How safety, family, and blood intersect– Minnie Bliesner reflects on our notions of home life and the challenges the foster system brings, and concludes that resilience is a matter of personal perspective and success is unconstrained by one's origins. "Home isn't always where your family eats every night or has holiday dinners... home was not the place or the environment-- it was the feeling."
By Minnie Bliesner
(Minnie Jermaine and others attending the Spokane Chapter BBQ)
We can all agree that there are three main objects that we like to travel with: our keys, our wallet, and our mobile phone. Sometimes you find yourself walking out of the house when you notice one of these items has gone missing. You hurry back inside to retrace your steps, maybe tear some cupboards open, or you may even ask a family member or roommate, "have you seen my phone?!" Or, "where's my keys?!" Suddenly you realize that it was in your back pocket the whole time, or sometimes even in your hand. You see, our experience with happiness is often similar to this. We go searching for it in absolutely every corner and every crease, but in all actuality, when we come back home, when we come back within, it's been there all along.
Our definition of home has sometimes been misconstrued. What is home? Where is home? Home isn't always where your family eats every night or has holiday dinners. Home isn't always just where you pay rent or where you have your mail sent. I once asked a youth, "what is home?" and he responded with, "video games". Although this answer may be mistaken for naive, it must be understood that whenever this young person played video games, he felt a sense of comfort. So for him, home was not the place or the environment - it was the feeling. The feeling of belonging and feeling safe.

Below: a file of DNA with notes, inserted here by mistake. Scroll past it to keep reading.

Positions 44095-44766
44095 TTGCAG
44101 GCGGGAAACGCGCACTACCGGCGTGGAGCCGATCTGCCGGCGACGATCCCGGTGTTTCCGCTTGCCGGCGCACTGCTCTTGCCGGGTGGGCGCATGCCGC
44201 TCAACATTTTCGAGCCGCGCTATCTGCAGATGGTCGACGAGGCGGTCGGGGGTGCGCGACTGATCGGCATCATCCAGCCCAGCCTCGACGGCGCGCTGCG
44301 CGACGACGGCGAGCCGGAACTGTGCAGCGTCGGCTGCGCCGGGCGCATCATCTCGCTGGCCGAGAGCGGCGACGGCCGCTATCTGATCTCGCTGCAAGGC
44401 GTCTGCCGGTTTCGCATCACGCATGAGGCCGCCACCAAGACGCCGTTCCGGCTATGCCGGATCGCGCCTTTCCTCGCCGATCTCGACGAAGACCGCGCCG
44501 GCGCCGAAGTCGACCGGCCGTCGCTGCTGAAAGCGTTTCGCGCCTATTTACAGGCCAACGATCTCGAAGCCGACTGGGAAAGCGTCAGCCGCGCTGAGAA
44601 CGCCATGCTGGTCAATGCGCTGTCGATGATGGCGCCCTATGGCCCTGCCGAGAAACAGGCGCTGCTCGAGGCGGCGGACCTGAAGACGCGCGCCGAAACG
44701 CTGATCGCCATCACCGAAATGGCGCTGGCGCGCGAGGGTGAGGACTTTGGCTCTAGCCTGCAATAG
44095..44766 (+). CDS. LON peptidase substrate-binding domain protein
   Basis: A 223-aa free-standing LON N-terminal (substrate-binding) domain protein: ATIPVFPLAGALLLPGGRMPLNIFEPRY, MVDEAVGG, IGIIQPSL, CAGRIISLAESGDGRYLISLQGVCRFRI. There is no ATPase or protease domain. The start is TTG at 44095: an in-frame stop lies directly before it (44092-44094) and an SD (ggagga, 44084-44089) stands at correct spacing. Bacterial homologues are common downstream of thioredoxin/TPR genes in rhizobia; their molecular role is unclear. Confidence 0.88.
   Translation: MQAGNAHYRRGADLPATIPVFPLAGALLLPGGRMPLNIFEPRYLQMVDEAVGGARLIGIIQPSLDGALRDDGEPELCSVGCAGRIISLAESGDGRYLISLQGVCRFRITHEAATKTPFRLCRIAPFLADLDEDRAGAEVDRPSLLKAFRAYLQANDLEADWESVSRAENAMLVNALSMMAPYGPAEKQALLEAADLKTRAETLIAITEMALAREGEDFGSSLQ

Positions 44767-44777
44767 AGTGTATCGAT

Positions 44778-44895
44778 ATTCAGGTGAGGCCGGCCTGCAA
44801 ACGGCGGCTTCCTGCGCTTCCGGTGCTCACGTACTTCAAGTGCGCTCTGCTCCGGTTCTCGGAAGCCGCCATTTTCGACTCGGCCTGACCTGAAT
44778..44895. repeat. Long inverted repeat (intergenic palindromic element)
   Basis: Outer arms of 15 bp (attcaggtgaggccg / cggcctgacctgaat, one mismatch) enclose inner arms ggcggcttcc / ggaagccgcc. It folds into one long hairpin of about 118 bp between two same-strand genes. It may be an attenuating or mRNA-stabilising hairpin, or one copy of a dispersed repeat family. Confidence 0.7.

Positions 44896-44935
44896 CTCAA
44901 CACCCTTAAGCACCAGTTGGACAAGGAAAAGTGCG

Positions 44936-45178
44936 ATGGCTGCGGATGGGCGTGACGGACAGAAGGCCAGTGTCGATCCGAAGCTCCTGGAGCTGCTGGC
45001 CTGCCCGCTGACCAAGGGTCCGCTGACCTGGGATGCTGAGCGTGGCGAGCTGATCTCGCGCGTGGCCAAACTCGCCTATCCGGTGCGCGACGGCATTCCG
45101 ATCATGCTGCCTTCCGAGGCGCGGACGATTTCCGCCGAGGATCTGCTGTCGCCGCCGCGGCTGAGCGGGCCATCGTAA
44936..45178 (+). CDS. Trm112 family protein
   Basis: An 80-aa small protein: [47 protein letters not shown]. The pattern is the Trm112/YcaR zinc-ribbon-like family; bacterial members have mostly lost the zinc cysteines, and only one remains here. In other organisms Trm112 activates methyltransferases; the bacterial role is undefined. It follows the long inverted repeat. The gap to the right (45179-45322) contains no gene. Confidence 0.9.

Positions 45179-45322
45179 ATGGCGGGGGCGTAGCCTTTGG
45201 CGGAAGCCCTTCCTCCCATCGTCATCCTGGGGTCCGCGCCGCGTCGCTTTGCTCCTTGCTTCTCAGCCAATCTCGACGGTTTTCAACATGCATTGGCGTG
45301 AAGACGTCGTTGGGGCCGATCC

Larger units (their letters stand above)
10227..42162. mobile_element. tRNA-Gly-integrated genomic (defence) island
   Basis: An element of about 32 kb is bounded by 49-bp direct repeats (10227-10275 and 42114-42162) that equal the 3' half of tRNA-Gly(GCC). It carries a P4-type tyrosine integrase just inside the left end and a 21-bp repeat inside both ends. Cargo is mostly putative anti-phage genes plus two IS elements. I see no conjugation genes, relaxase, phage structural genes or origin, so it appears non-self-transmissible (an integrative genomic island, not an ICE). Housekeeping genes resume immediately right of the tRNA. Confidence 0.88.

As an alumni of the foster care system, I have a constant fear of becoming homeless or being without a home. I don't have parents to fall back on. There's not an adult here that I can go to and say, "hey, I'm struggling, can I stay with you a few nights?" One day I am going to get married and nobody is going to walk me down the aisle. Nobody is going to hold me after a bad break up. I'm not attending any family reunions or going to a Thanksgiving dinner. I'm not watching sports with my dad or shopping with my mom. I'm not receiving gifts or taking a lot of pictures on a graduation. It's difficult to live every day and never feel truly comfortable. It’s difficult to not have that feeling of safety. What's going to happen tomorrow? Where am I going next?
One day I came across the idea of "home" and what it meant to me. I made the mistake of thinking that "blood" meant family, and blood related family must mean home. After an awful turn of events and some drawn out self-reflection, it dawned on me: you make your own family. You make your own home and you make your own happiness. It’s not given to you nor can it be taken from you. It’s yours, and you own it because you created it. When you find yourself stuck in a dark place and you are not certain what the next day may bring, please remind yourself that you are resilient and that you will always find your way back to beautiful things. A poker player is dealt a bad hand of cards sometimes but something that we easily forget is that even with a crappy hand, you can still win.